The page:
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    @BenBarden - indeed, always be nice to the receptionist, office admins, and the custodian. A little friendliness and goes a long long way. – Jon Custer Feb 5 at 15:42
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Just ask Jane all the questions.

Either she can answer them all, in which case great. Or some of them she'll have to defer to Joe, in which case you get your introduction.

Win-Win either way.

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Even though Jane is not the one responsibile for the position, she still works with Joe and her impression of and interaction with you may be relayed to Joe anyway, and may even make you stand out as a candidate by expressing enough interest to reach out.

She's willing to answer the questions you want answered, she seems positive about the interaction, and she's likely equally knowledgeable about the topic since she has the same position and rank as Joe. The worst that can happen is she may not be able to answer the position-specific questions and will either direct you to Joe or simply get the answers from Joe and relay them back to you.

Just for the potential to use this as your foot in the door, and as an oppurtunity to schmooze, I think would be beneficial for you.

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Deal with Jane.

My gut tells me I should ask the important questions to Joe, considering they may be an opener to create a connection that could help me land the position

I'm sorry to break it to you, but your desire to ask someone else simply isn't relevant here.

Here's how I'd characterize what has transpired so far:

  1. You contacted the company and asked who to address your questions to.
  2. They told you who.
  3. You (for vague reasons) don't like their answer. (Or you think it decreases your likelihood of landing the job.)
  4. You came here to ask for permission to ignore their clear and direct answer and contact someone else instead--in spite of their clear and direct instructions.

The grown up and professional thing to do here is very simple: do as they instructed you.

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  • I respectfully don't know from where you got the impression I didn't like Jane's answer. I am not familiar with these situations and I wanted to know what was the proper course of action. On the other hand, maybe I'm wrong, but why talking with the person responsible for handling the candidates for the role I would like to apply could be such a bad idea? – unperson Feb 6 at 23:42
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    Thanks for asking for clarification. The point I was trying to make is that it doesn't matter whether talking with the hiring manager is or is not good for you. The company told you they want you to speak with HR, so that's what you should do. It's that simple. I'm sure you realize that it's disrespectful to ask someone explicitly what their preference is, be told, and then act completely against their wishes. Hope that helps. – ron rothman Feb 7 at 0:56
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I found a job I am interested in and I have some deal-breaker questions I want to ask before applying (example: if they offer relocation, remote work, visas). I tried to find the answers on their site/internet without success.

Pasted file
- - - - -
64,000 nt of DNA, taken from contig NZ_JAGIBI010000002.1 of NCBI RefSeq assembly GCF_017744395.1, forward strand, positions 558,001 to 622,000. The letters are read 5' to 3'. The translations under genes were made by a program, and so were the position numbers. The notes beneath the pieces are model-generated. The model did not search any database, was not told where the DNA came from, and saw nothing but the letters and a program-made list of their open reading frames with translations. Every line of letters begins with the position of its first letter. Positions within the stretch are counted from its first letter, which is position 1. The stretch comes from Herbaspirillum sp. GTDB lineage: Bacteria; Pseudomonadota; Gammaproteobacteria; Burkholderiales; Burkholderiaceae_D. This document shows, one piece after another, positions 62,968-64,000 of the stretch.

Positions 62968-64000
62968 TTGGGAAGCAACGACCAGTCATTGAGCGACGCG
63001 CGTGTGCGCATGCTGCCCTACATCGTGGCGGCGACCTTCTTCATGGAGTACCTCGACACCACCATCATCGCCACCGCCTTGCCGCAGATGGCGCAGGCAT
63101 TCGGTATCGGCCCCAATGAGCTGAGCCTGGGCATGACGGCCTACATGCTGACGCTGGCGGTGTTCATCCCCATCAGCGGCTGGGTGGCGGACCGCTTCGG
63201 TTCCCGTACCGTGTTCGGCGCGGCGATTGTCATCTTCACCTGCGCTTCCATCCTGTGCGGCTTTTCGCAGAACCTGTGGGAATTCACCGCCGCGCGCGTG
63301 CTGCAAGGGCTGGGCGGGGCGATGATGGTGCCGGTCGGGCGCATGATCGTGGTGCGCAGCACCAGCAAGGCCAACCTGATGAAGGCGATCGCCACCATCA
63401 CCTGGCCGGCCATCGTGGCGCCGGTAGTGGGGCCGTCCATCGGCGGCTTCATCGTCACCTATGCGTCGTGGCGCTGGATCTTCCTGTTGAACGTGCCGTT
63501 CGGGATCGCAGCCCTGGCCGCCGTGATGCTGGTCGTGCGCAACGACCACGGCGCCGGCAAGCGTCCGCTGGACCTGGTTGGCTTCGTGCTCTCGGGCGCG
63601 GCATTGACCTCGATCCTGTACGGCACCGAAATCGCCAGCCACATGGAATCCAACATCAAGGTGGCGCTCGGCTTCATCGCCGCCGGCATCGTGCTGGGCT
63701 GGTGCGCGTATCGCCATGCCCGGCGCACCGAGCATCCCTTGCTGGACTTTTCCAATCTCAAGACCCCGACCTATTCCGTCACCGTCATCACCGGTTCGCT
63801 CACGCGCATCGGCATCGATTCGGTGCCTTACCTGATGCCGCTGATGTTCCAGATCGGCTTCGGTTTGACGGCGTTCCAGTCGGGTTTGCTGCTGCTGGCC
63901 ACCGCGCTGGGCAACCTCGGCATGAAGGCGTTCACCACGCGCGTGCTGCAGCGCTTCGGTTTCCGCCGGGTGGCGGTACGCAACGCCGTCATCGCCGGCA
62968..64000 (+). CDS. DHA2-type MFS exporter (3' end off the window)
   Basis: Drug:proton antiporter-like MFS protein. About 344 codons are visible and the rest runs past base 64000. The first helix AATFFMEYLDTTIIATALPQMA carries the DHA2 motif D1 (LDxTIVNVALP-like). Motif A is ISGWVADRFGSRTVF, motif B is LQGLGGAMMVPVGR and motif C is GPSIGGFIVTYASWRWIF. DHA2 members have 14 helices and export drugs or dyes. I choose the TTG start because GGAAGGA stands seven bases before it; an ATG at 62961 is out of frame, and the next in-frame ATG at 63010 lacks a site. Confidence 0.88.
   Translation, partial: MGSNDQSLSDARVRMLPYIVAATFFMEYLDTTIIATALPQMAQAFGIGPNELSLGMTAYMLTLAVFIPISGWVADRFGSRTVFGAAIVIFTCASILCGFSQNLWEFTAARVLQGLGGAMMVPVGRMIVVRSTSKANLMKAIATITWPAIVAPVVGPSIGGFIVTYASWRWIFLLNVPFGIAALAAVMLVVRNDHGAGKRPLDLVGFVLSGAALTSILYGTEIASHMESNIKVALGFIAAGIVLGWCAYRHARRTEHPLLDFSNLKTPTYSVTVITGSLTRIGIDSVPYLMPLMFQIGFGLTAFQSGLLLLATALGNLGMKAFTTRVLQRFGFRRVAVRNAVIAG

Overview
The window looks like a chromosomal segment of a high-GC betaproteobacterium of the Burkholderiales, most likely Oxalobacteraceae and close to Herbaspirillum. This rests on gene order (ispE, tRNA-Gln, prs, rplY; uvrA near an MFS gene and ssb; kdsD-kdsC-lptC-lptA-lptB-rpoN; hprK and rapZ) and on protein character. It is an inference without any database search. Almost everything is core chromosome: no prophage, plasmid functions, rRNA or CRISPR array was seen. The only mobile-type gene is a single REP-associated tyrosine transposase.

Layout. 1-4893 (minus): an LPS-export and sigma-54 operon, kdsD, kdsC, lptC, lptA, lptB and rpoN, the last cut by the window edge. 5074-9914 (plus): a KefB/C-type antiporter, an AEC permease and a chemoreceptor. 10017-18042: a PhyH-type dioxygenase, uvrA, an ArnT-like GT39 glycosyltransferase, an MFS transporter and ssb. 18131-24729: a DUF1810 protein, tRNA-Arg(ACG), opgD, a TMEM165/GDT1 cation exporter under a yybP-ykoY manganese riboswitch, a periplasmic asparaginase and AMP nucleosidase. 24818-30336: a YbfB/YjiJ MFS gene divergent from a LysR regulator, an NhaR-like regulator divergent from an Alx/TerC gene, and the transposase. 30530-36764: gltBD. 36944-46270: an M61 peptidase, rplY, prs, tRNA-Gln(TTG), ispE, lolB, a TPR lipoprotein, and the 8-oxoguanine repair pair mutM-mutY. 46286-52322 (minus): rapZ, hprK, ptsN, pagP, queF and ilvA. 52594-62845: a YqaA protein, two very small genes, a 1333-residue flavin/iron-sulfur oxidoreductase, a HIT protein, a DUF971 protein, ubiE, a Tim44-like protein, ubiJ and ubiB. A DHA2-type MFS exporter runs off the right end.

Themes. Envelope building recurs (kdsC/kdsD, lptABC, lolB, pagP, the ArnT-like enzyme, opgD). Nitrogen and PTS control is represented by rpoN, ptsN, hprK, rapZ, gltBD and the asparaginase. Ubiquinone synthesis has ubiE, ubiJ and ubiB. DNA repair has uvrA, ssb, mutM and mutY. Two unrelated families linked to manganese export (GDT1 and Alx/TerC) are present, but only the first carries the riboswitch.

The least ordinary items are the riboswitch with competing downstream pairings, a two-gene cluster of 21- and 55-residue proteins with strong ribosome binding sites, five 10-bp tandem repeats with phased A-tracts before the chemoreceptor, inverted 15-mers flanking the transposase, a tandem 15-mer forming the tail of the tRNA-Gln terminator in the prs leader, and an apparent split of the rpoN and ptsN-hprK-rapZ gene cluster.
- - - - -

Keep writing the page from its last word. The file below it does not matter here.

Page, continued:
Frame challenge: maybe they originally weren't planning to offer these, but if you convince them that you're the candidate they really want, you can get these things in the negotiation.

This blog is something anyone should read before going into a negotiation on salary and benefits, and expands my point in much more detail. But the essence is this: if they want you, a lot of policies turn out not to be carved in stone.

I think given that you're already talking to Jane, you might be best off getting information from her. If it's not utterly and completely crushingly negative, apply and talk with Joe. Then, wow Joe with how wonderful you'd be in this job. If he can just help deal with these obstacles blocking you from taking his offer...

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If you really feel that Jane may not be able to really answer the questions, then I would suggest that you send the questions to Jane, but CC Joe.

In this way you'll be able to get the answer you want and mitigate the insult to HR. As long as Jane replies with Joe still on the email, you can be assured that he (she) agrees with the response, otherwise would respond with corrections.

I've never done this with HR and a new position, but I do this commonly with colleagues.

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  • 'mitigate the insult to HR' on you first interaction with a new company imho it is not a good strategy... What about avoid insulting HR altogether? – Paolo Feb 7 at 20:11
  • @Paolo, that's what mitigation is. I'm not sure that it would remove it all together, but there a lot of things that one could do that might unknowingly insult someone. Is there something that could improve the answer, or do you just not like my opinion? – Ben Feb 8 at 16:49
  • definitely I don't like your suggestion, but that's not an issue for me: it is expected to find different point of view on this site. anyway maybe we use different definition for mitigation. mine is: reduce the possible consequences of unavoidable risks or patch what already broke. I read your answer as: 'knowingly insult HR and then try to mitigate the outcome'. I hope now is clear why I find your proposal a solution I would not apply. I agree with you that it is a strategy that sometimes helps among colleagues, but I would never try my chances using it at a new company... – Paolo Feb 12 at 7:54
  • btw, downvote is not mine... – Paolo Feb 12 at 7:55